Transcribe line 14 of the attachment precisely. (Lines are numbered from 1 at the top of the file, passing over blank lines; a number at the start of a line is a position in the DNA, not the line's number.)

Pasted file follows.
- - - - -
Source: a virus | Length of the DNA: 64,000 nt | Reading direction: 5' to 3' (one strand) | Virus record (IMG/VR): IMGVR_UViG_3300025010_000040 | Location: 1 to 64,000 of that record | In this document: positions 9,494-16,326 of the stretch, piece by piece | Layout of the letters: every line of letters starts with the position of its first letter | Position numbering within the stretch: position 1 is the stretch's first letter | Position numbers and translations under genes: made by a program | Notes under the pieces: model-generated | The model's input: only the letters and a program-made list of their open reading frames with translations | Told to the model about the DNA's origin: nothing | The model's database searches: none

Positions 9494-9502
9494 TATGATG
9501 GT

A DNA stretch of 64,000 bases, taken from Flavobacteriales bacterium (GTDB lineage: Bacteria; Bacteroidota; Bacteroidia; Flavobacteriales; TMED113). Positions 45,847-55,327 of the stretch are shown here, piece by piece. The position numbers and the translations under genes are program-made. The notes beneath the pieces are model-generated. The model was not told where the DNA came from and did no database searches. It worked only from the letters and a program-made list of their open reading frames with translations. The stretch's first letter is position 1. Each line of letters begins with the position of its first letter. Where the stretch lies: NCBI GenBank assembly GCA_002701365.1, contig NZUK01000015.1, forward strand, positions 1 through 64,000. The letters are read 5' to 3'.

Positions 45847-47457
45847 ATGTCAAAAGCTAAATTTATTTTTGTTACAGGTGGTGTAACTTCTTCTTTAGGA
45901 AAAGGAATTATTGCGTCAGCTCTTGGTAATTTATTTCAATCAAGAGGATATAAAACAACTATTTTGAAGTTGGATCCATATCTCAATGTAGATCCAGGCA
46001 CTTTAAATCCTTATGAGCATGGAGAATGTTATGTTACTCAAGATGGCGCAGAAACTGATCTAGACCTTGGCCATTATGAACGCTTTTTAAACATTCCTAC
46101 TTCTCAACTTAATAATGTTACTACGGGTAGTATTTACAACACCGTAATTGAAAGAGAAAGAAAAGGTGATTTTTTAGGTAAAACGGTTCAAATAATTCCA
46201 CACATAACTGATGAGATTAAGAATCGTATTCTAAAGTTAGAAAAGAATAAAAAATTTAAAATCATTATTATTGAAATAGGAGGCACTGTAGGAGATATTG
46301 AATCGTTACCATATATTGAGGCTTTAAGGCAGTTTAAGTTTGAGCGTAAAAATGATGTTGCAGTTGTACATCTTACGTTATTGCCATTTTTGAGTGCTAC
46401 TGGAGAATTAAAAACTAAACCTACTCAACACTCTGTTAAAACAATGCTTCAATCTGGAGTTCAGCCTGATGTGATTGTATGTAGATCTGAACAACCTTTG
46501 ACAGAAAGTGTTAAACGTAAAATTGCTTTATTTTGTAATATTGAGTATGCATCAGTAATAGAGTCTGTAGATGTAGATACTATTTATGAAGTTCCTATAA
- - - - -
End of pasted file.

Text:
46501 ACAGAAAGTGTTAAACGTAAAATTGCTTTATTTTGTAATATTGAGTATGCATCAGTAATAGAGTCTGTAGATGTAGATACTATTTATGAAGTTCCTATAA